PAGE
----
Throughout the book, the author (who is a graduate of the law school at the University of North Carolina, Chapel Hill) gives us beautiful and descriptive prose as he delves into the history and unique ecology of Belview Mountain, the Appalachian Trail, and Avery County. His appreciation of the culture and innate intelligence of generations-old families in Avery County is made evident throughout the book; and indeed it is through one such family that he gets the momentum that propels him forward in his quest.

What ensues is a labyrinth of political pitfalls and high-stakes legal battles in the North Carolina court system. As Jay, two lawyers and concerned environmentalists race to stop the continued leveling of the forest and the erection of a giant rock-crushing plant on the site, they uncover deep-rooted connections and unconventional and even illegal maneuvers on local and state levels that impede every step they take.

Through years of heart-stopping victories and bitter defeats, the "Dog Town Bunch," as they come to call themselves, stands shoulder-to-shoulder against the deep pockets and mighty forces that have banded together to defeat them in their mission to save a beautiful mountain and preserve their way of life.

Mr. Leutze is gifted writer and natural story teller, and his stimulating account of events induced me to turn the pages of STAND UP THAT MOUNTAIN as quickly as possible as I sought, along with him, a satisfying resolution to this epic battle.

I do hope to read more from this talented author in the future.
Dusar
I found this book to be one of those that kept me turning the pages even after my eyes were weary. The excellent descriptions, narrative and dialogue of Jay Leutze's writing are very nearly spellbinding. It's the best description I've ever read of how small groups of citizens must face extreme frustration and resistance when they go up against the entrenched forces of business, industry and so called development in America, sometimes finding arbitrary and even somewhat capricious turns of either resistance or help. At the same time, it gives readers the realization that they just may be able to do so and win. One thing that places this book above others describing similar stories is that Leutze takes care not to paint the persons involved on both sides of the issue with basic colors, but gives us insights into how complicated people placed in complex situations react to many social and self interest pressures. In addition, it's a compelling human interest yarn with dozens of fascinating characters whose lives take unexpected turns for better and worse. A true story, it fits perfectly the old adage: "You could never make that stuff up".
Tuliancel
Leutze's book shows what it takes to "fight city hall" on an environmental issue--mainly bone crushing sacrifice by a small number of people willing to shoulder the burden. I gave the book a "5" because it is so much more than a "how-to." It's follows a dramatic arc in the life of a few of the local mountain families and through Leutze's own life through a stressful couple of years. His love of the mountains and of the mountain people shows through at every turn as he takes you inside county commission meetings, courtroom proceedings, and side meetings in hallways, homes, and mountainsides. He puts you in an invisible corner and allows you take in the personal interactions and legal proceedings. Several of the chapters have wonderful lead-ins in which Leutze gives almost poetic descriptions of seasonal or other aspects of the mountains. I am from the general regional area that Leutze describes and an Appalachian trail hiker and his descriptions ring true to me. I understand Leutze practiced for this book by writing a couple of unpublished novels. I hope he is working on another book for publication.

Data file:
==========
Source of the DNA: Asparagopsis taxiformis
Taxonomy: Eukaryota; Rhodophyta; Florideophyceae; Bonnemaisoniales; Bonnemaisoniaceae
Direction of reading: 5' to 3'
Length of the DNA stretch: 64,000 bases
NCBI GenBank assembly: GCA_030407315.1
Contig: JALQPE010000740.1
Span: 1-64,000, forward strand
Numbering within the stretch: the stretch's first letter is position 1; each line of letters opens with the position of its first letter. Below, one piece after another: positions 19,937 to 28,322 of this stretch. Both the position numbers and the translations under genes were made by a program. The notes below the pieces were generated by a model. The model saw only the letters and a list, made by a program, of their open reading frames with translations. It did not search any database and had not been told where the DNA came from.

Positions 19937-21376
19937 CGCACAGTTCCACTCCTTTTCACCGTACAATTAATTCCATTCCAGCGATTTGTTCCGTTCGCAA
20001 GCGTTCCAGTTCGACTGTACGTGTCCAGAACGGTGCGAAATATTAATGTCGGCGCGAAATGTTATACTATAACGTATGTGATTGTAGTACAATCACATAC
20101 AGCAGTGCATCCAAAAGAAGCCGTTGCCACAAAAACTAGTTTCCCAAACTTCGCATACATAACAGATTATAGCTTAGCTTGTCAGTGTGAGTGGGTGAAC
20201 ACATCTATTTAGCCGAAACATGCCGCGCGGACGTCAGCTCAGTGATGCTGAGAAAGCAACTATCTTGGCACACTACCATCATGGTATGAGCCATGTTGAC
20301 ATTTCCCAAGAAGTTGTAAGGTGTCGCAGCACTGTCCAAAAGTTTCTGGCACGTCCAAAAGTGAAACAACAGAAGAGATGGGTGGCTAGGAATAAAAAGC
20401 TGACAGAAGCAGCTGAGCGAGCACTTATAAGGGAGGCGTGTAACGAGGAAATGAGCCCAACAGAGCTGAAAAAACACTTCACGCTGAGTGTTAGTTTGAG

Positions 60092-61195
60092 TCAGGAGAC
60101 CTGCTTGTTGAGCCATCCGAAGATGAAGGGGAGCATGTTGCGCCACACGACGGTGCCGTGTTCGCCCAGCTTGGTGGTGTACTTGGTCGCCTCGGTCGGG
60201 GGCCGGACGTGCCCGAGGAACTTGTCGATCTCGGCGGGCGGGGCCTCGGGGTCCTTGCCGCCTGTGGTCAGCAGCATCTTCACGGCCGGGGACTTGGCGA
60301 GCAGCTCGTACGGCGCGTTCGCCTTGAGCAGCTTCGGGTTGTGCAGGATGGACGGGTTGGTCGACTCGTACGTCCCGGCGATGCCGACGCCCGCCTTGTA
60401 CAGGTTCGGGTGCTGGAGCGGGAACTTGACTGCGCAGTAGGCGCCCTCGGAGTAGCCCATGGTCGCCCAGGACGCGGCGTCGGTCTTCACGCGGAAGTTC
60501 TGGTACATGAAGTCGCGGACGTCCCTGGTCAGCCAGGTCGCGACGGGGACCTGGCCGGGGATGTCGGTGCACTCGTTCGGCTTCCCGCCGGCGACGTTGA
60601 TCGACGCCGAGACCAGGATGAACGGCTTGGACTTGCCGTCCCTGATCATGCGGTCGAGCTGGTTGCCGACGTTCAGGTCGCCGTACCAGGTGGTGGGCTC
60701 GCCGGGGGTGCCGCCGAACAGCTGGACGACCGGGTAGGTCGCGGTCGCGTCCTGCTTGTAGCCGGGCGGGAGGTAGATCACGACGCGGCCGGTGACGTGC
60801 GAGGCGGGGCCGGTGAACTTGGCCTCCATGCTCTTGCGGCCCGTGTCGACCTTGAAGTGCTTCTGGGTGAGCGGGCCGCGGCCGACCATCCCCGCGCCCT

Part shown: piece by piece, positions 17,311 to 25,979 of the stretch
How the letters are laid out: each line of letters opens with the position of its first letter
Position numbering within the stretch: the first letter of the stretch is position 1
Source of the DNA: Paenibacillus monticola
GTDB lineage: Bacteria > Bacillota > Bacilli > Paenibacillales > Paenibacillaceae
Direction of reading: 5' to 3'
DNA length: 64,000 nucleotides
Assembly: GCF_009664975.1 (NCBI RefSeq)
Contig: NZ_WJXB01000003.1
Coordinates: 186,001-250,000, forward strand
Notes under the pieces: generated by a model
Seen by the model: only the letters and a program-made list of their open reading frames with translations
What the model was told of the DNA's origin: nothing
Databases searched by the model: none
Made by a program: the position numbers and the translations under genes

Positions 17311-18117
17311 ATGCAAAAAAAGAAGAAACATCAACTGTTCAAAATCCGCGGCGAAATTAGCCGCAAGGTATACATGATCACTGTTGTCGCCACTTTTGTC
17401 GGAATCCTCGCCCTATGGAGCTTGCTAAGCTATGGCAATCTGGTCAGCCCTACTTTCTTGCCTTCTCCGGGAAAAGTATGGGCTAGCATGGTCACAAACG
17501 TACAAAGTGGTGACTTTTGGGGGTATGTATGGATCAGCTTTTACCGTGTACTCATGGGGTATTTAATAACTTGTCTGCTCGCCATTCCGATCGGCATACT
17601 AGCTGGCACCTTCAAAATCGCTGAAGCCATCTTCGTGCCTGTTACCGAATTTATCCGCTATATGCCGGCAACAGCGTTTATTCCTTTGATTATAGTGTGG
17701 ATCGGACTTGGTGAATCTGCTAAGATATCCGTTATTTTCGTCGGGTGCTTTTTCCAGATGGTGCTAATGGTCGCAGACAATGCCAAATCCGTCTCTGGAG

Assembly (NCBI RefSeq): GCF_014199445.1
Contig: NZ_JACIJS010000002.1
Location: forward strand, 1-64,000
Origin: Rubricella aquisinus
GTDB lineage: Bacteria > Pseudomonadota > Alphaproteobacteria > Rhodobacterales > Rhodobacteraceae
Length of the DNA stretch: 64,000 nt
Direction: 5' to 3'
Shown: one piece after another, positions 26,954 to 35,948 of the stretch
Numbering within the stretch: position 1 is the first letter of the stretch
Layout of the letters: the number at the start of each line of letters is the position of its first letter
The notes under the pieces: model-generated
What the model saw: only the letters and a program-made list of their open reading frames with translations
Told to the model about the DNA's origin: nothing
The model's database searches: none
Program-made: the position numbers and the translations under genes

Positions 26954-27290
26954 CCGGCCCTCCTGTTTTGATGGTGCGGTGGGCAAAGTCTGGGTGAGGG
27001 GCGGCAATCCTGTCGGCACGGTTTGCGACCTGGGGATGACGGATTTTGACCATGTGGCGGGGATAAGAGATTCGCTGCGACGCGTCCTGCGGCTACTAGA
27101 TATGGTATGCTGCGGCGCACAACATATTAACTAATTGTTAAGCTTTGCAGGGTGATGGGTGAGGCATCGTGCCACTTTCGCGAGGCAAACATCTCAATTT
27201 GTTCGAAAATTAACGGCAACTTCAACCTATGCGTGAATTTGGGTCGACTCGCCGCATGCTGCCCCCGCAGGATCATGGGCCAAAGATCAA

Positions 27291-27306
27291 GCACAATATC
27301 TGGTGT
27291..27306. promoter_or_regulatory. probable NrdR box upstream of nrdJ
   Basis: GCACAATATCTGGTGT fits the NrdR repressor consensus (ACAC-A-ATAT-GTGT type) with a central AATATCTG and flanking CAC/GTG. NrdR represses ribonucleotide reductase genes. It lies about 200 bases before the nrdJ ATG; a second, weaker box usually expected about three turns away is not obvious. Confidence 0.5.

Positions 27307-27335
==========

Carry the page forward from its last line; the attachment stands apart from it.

Ynap
I was expecting a more objective read, especially given the author's legal background. There were several times in the book where the author's response to some setback seemed disproportionately (or downright confusingly) aggressive. I understand that this was an intensely personal subject matter and it's hard not to let emotion cloud your judgement, but there were definitely times when it seemed like the situation might have been better served with a level head.

I didn't actually make it to the end, I got tired of the narrative. Well written book though.
Arilak
I so enjoyed this book and appreciate the author's tireless efforts to save our lands and vistas from commercial take-over. A young man engages a life changing experience and chooses to live on the back-roads of the Appalachian Mountains. As one reads, he is transported to a piece of America's unspoiled landscape and discovers the beauty of the mountains in written word (in a way no photograph can capture). As the reader, you smell the pine, feel the earth beneath your feet, revel in the beauty of the bloom of the wildflower, and wonder why we live the way we live, and why we accept the things we accept. It is an eye opening account of corporate greed and politics all the way down to the little man's plight to save a mountain.